Tip: Need bikes? Local Motion (www.localmotion.org) offers rentals at its trailside shop.

For nature lovers, Cape Cod Rail Trail

The route: Running 22 miles from Dennis to Wellfleet, this beloved hometown trail is the perfect way to visit seaside villages and take in coastal views without dealing with summertime traffic on routes 6 and 6A. Following the former Old Colony Railroad right-of-way, the trail passes through Dennis, Harwich, Brewster, Orleans, Eastham, and Wellfleet, alongside salt marshes, pine forests, and cranberry bogs. Oh, yeah, there’s also a national seashore. The 44-mile round-trip ride can be done in one day; add spurs to Harwich and Chatham if you’re really feeling zippy (www.mass.gov).

Fuel up: For a quick bite, pop into Ring Brothers Marketplace in South Dennis (www.ringbrosmarket
place.com
) and choose among local vendors such as Chatham Fish & Lobster Co., plus noodles, burritos, and to-go items. To sample some of the Cape’s delectable seafood, try the Brewster Fish House (www.brewsterfish
house.com
), a local favorite. Biking 44 miles earns you a stop at Hot Chocolate Sparrow in Orleans (www.hot
chocolatesparrow.com
), a crazy-good coffee and chocolate bar. (A Frozen Mocha Sparrow? Yes please!)

Bunk down: The Ship’s Knees Inn (www.shipskneesinn.com, from $200 with private bath) in Orleans, is just a quarter mile from Nauset Beach. Each of the 17 guest rooms is unique.

When you’re saddle sore: Got a towel and a change of clothes in your pack or panniers? Cool off with a swim at Nickerson State Park, at around the halfway point. Or explore by foot at the Salt Pond Visitor Center of Cape Cod National Seashore in Eastham.

Tip: Want more bike path? It’s coming. A 3.7-mile extension of the Cape Cod Rail Trail is underway, going through Dennis and Yarmouth.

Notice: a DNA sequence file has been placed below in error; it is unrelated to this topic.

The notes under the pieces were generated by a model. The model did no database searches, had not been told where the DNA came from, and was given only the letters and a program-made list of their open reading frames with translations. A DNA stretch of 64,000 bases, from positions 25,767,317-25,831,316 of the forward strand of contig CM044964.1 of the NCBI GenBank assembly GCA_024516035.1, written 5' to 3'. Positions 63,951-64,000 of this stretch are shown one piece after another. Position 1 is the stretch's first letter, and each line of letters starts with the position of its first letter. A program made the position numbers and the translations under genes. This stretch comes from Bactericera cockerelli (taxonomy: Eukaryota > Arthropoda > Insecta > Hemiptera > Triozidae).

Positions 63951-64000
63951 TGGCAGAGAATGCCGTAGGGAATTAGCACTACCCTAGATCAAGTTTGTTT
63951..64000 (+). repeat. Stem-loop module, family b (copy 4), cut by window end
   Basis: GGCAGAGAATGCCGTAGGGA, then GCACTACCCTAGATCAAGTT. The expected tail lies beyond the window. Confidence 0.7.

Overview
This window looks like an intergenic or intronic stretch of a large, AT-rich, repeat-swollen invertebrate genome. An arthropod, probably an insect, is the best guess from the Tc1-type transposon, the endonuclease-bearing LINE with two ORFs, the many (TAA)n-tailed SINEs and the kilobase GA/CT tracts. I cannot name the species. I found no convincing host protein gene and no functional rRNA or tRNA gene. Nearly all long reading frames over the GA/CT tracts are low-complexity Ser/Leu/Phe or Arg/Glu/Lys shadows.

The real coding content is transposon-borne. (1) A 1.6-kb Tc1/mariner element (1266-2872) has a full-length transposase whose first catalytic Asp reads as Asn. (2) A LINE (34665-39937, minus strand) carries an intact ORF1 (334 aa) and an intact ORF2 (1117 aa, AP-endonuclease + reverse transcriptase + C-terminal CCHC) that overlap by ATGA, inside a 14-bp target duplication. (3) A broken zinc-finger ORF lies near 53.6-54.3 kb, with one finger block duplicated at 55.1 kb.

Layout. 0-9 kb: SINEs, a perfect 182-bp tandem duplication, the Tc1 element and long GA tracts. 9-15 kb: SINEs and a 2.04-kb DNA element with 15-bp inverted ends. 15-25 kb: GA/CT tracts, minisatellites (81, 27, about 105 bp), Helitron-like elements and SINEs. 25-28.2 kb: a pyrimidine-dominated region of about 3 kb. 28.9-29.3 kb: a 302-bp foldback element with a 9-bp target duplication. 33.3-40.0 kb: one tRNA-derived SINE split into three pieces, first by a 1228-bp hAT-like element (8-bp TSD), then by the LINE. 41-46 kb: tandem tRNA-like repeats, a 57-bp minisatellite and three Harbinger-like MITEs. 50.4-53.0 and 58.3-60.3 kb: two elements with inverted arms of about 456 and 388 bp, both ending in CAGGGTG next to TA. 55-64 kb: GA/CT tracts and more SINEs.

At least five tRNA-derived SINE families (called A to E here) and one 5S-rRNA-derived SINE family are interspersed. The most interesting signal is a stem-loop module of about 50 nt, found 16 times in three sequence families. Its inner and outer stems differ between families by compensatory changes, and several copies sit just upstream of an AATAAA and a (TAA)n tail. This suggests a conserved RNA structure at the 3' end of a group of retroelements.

Tour de Missouri on the Katy Trail

The route: Running roughly 240 miles across Missouri’s midsection, the Katy Trail (technically Katy Trail State Park) is the longest rail trail in the United States. It follows part of the famed Lewis & Clark Trail as it rolls over bluffs and winds through historic towns. A ride from the trail’s eastern edge near St. Charles to Hermann takes in prime scenery, a metro area, and a mix of small towns — and you can do it in a weekend. Day one, ride 30 miles from historic St. Charles to Augusta; on day two, soak up pastoral views of the Missouri River valley on the route from Augusta to Hermann (www.mostateparks.com).

Fuel up: In St. Charles, Hendrick’s Barbecue (www.hendricksbbq.com) offers delicious smoked meats, and a surprisingly good house-made veggie burger made with mushrooms, pecans, and oats, served with a dollop of onion marmalade. Meanwhile, the award-winning sausages at Hermann Wurst Haus (www.hermannwurst
haus.com
) in Hermann are the “best of the wurst,” they say.

Bunk down: Boone’s Lick Trail Inn B&B (www.booneslick.com, from $130) is set in c. 1840s home, located just a block from the Katy Trail in St. Charles. If you want to stick around Hermann and explore the Hermann Wine Trail, settle in at Hermann Hill Vineyard Inn & Spa (www.herman
nhill.com
, from $172), an upscale retreat overlooking the Missouri River.

When you’re saddle sore: Did you know that Daniel Boone never actually wore a coonskin cap? Discover the story of this noted frontiersman at the Historic Daniel Boone Home at Lindenwood Park (www.sccmo.org) in Defiance. The re-created 19th century settlement includes a general store, schoolhouse, and chapel.

Tip: The recently completed 47-mile Rock Island Spur of the Katy Trail offers a connection to the Kansas City metro area.

Diane Bair and Pamela Wright can be reached at bairwright@gmail.com.